Changes in HPV Knowledge Among College Women from 2008 to 2015

Erika Lynne Thompson, Cheryl A. Vamos, Stacey Barrett Griner, Ellen M. Daley

Research output: Contribution to journalArticle

5 Citations (Scopus)

Abstract

The human papillomavirus (HPV) can cause anogenital cancers and genital warts; however, it can be prevented through the HPV vaccine, which has been available since 2006. While this vaccine is targeted toward 11-to-12-year-olds, 18-to-26-year-old young adult women are eligible for “catch-up” vaccination. Knowledge of HPV may impact HPV vaccine uptake among this population. The purpose of this study was to assess changes in HPV knowledge and HPV vaccine information sources among young adult college women over a 7-year period. Two independent samples (N = 223 for 2008; N = 323 for 2015) completed a 23-item knowledge scale and survey regarding HPV. Adjusted logistic regression models compared the odds of correctly answering each knowledge item between each time period. The study found that HPV knowledge increased significantly over time (p < 0.01). The participants in 2015 were more likely than the 2008 participants to accurately report that a condom can decrease the chance of HPV transmission; there is a vaccine for women that prevents certain types of HPV; HPV can cause genital warts; HPV can be passed to a newborn at birth; and even if you do not see a wart, you can transmit HPV. Recent participants were also more likely to correctly report only women can get HPV as false. While improvements in HPV knowledge were found over time, misperceptions regarding outcomes associated with HPV persist. In order to promote HPV vaccination among this population, health literacy skills, in addition to knowledge, should be improved.

Original languageEnglish
Pages (from-to)278-283
Number of pages6
JournalJournal of Cancer Education
Volume33
Issue number2
DOIs
StatePublished - 1 Apr 2018

Fingerprint

Papillomavirus Vaccines
Condylomata Acuminata
Young Adult
Vaccination
Vaccines
Logistic Models
Health Literacy
Warts
Condoms
Population
Parturition
Newborn Infant
Neoplasms

Keywords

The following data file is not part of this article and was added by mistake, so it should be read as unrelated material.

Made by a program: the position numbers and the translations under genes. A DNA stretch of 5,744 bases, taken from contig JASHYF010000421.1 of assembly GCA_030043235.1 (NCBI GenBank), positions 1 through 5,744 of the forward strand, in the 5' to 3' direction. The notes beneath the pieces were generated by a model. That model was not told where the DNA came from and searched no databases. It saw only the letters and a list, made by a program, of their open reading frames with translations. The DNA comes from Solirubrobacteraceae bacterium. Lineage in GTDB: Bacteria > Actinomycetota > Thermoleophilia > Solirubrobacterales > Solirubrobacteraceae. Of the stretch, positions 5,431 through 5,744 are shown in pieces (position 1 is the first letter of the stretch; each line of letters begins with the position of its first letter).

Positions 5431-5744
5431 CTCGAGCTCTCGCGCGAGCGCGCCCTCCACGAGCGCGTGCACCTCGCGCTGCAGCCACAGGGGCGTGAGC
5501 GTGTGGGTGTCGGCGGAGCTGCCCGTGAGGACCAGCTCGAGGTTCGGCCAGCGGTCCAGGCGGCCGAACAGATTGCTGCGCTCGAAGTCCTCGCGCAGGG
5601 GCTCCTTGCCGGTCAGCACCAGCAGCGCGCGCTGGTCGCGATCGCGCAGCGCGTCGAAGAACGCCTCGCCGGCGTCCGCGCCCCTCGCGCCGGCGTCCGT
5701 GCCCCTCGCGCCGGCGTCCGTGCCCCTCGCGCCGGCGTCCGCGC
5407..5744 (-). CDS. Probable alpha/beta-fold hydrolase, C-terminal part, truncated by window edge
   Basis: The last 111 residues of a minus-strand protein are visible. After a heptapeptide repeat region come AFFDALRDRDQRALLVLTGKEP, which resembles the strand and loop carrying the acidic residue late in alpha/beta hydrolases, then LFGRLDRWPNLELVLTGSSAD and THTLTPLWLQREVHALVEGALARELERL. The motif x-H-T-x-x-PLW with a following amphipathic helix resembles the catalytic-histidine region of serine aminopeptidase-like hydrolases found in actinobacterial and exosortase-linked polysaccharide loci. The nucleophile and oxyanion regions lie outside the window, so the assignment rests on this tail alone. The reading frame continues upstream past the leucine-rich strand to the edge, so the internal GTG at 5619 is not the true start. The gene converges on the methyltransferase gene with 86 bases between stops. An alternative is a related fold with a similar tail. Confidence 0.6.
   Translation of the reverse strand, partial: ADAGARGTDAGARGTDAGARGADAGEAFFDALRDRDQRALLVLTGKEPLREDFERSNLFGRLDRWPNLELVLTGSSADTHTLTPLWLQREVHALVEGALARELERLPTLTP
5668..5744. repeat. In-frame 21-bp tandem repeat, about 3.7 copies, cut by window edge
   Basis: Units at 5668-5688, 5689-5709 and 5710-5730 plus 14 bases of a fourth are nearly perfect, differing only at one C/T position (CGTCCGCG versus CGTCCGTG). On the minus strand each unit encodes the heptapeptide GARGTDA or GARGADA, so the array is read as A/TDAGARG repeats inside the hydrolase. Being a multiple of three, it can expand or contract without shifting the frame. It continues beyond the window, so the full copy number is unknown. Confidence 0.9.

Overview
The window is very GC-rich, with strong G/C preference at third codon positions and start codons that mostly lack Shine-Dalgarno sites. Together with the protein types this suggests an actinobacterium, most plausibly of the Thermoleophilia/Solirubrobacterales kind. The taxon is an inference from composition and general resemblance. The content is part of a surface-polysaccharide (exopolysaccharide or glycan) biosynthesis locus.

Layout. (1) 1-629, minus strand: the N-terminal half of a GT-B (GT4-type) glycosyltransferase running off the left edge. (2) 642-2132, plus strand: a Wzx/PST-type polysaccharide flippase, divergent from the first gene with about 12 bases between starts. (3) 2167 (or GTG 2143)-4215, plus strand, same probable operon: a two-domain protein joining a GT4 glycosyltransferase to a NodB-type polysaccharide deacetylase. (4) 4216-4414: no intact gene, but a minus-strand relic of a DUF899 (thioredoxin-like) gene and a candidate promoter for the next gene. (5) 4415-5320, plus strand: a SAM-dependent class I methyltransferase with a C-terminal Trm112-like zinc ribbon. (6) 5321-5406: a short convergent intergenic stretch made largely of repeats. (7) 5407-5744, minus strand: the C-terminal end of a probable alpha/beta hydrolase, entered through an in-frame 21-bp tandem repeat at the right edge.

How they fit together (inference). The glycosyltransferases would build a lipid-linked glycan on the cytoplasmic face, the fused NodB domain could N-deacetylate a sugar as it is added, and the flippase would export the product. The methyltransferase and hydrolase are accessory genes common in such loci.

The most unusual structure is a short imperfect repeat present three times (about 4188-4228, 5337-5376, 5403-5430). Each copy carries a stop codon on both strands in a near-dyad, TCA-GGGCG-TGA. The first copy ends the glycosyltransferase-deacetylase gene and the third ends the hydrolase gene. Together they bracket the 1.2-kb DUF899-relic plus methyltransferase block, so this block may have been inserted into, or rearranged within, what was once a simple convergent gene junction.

• HPV vaccination
  • Knowledge
  • Young adult women

Cite this

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abstract = "The human papillomavirus (HPV) can cause anogenital cancers and genital warts; however, it can be prevented through the HPV vaccine, which has been available since 2006. While this vaccine is targeted toward 11-to-12-year-olds, 18-to-26-year-old young adult women are eligible for “catch-up” vaccination. Knowledge of HPV may impact HPV vaccine uptake among this population. The purpose of this study was to assess changes in HPV knowledge and HPV vaccine information sources among young adult college women over a 7-year period. Two independent samples (N = 223 for 2008; N = 323 for 2015) completed a 23-item knowledge scale and survey regarding HPV. Adjusted logistic regression models compared the odds of correctly answering each knowledge item between each time period. The study found that HPV knowledge increased significantly over time (p < 0.01). The participants in 2015 were more likely than the 2008 participants to accurately report that a condom can decrease the chance of HPV transmission; there is a vaccine for women that prevents certain types of HPV; HPV can cause genital warts; HPV can be passed to a newborn at birth; and even if you do not see a wart, you can transmit HPV. Recent participants were also more likely to correctly report only women can get HPV as false. While improvements in HPV knowledge were found over time, misperceptions regarding outcomes associated with HPV persist. In order to promote HPV vaccination among this population, health literacy skills, in addition to knowledge, should be improved.",
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Changes in HPV Knowledge Among College Women from 2008 to 2015. / Thompson, Erika Lynne; Vamos, Cheryl A.; Griner, Stacey Barrett; Daley, Ellen M.

In: Journal of Cancer Education, Vol. 33, No. 2, 01.04.2018, p. 278-283.

Research output: Contribution to journalArticle

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